Psalm 84 makes a good choice next Sunday for another reason. One of the verses prays, “Look upon the face of your anointed.” The pilgrims ask God’s blessing upon the king. The responsorial psalm omits several verses of Psalm 84, but it keeps this one. The psalm is pointing forward to Jesus. In the Temple he astounded those who listened to his understanding. Psalm 84 does what a Christmas carol does. It tells who Jesus is: the anointed one, the Christ, the Messiah.

Psalm 72 is a royal song. It praises God for the gift of a good king. In our culture, we criticize our political leaders, so it is unusual to think of songs that praise God for the remarkable qualities and judicious character of the Head of State. But there you have it in Psalm 72. The king shall govern God’s people with justice and judgment in a place like Camelot: “Justice shall flower in his days, and profound peace, till the moon be no more.”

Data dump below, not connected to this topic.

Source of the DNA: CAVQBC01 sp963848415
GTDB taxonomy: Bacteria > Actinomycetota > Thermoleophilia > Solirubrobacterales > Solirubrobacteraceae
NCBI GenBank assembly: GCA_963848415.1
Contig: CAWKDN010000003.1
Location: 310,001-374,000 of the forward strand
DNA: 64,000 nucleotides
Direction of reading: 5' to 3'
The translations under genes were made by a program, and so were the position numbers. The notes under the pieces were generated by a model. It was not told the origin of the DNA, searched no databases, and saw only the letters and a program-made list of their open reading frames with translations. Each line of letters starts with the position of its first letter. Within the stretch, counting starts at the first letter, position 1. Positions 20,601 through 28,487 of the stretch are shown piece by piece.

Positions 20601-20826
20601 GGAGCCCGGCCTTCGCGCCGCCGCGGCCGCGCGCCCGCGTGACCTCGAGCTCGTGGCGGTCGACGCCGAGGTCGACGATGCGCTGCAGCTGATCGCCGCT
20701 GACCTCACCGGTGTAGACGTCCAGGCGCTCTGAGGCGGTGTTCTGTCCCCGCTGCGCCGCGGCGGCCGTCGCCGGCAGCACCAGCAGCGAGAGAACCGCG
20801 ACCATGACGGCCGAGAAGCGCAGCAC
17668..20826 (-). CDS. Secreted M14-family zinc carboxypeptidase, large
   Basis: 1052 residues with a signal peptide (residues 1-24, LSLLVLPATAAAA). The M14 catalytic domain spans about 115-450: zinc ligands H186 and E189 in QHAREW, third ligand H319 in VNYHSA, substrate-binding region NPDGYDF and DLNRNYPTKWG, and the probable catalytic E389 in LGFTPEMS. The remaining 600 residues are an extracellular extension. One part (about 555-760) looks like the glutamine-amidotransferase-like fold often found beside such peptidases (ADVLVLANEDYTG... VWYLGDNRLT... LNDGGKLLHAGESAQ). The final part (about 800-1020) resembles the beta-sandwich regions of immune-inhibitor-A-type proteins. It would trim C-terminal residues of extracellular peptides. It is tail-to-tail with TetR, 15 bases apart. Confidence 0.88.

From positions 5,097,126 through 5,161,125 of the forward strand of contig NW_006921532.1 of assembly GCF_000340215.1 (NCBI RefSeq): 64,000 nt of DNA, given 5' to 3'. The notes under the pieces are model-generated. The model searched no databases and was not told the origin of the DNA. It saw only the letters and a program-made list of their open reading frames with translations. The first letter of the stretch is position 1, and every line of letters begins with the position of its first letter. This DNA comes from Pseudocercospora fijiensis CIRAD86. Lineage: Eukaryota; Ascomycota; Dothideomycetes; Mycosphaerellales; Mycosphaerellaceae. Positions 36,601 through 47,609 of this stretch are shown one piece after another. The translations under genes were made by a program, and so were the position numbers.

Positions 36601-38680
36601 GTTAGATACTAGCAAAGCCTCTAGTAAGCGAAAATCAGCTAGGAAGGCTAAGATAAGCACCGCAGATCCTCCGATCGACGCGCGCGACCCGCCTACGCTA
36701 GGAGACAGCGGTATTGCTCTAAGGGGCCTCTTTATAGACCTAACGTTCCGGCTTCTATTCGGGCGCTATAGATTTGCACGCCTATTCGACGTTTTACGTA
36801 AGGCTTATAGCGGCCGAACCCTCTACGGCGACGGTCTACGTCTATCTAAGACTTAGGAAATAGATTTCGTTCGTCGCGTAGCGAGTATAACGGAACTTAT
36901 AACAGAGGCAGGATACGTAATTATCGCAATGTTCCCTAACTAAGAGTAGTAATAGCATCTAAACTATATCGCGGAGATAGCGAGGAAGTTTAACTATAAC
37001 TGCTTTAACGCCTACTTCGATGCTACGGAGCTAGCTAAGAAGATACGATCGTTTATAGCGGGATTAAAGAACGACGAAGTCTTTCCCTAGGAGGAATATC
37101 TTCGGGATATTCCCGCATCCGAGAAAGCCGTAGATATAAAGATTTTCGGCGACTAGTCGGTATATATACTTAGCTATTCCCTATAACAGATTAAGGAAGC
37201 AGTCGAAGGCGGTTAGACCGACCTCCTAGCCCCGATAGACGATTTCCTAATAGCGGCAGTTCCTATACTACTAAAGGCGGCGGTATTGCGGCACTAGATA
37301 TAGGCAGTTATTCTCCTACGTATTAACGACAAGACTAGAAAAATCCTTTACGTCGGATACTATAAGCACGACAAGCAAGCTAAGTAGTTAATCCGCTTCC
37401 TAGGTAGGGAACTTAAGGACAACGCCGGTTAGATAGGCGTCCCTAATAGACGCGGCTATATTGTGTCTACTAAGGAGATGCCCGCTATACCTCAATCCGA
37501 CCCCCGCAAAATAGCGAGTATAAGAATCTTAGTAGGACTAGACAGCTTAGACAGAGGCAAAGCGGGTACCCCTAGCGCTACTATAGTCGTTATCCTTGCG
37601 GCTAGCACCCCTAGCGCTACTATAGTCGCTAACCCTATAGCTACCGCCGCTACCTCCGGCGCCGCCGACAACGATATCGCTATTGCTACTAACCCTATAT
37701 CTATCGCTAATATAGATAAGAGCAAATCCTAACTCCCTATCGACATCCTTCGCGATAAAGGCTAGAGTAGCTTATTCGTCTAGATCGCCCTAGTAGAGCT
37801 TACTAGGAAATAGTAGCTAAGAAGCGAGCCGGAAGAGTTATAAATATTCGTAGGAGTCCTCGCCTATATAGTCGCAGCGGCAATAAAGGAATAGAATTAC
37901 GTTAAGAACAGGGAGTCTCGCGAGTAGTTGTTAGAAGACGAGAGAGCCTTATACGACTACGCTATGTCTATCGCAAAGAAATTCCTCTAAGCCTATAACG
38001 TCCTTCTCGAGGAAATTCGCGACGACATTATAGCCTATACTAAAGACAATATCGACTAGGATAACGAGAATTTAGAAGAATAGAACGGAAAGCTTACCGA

For Christians this psalm prophesies the coming of Christ the King, who will rule with justice, and who brings profound peace. Psalm 72 is favored during the Advent season because of this prophesy.

But it also works as an Epiphany song because of verses 10 and 11: “The kings of Tarshish and the Isles shall offer gifts… . All kings shall pay him homage.” In the well-known Gospel for this solemnity (Matthew 2:1-12), magi offer gifts to the newborn Christ. It took a Christmas carol to make us think of kings instead of magi. They appear because Psalm 72 prophesied they would. By offering gifts, they proclaim that the newborn baby is the Messiah.It may be hard to open the hymnal and sing yet another Christmas carol over the next two weeks, but it is important to do so. Pay attention to the words and rejoice in what they proclaim. And when you sing these psalms, remember that they too are like carols, announing to the world that Christ is king.

Father Paul Turner is the pastor of St. Munchin Parish in Cameron.

END


Top of page

©2001 The Catholic Key - 816-756-1850
P.O. Box 419037, Kansas City, MO 64141-6037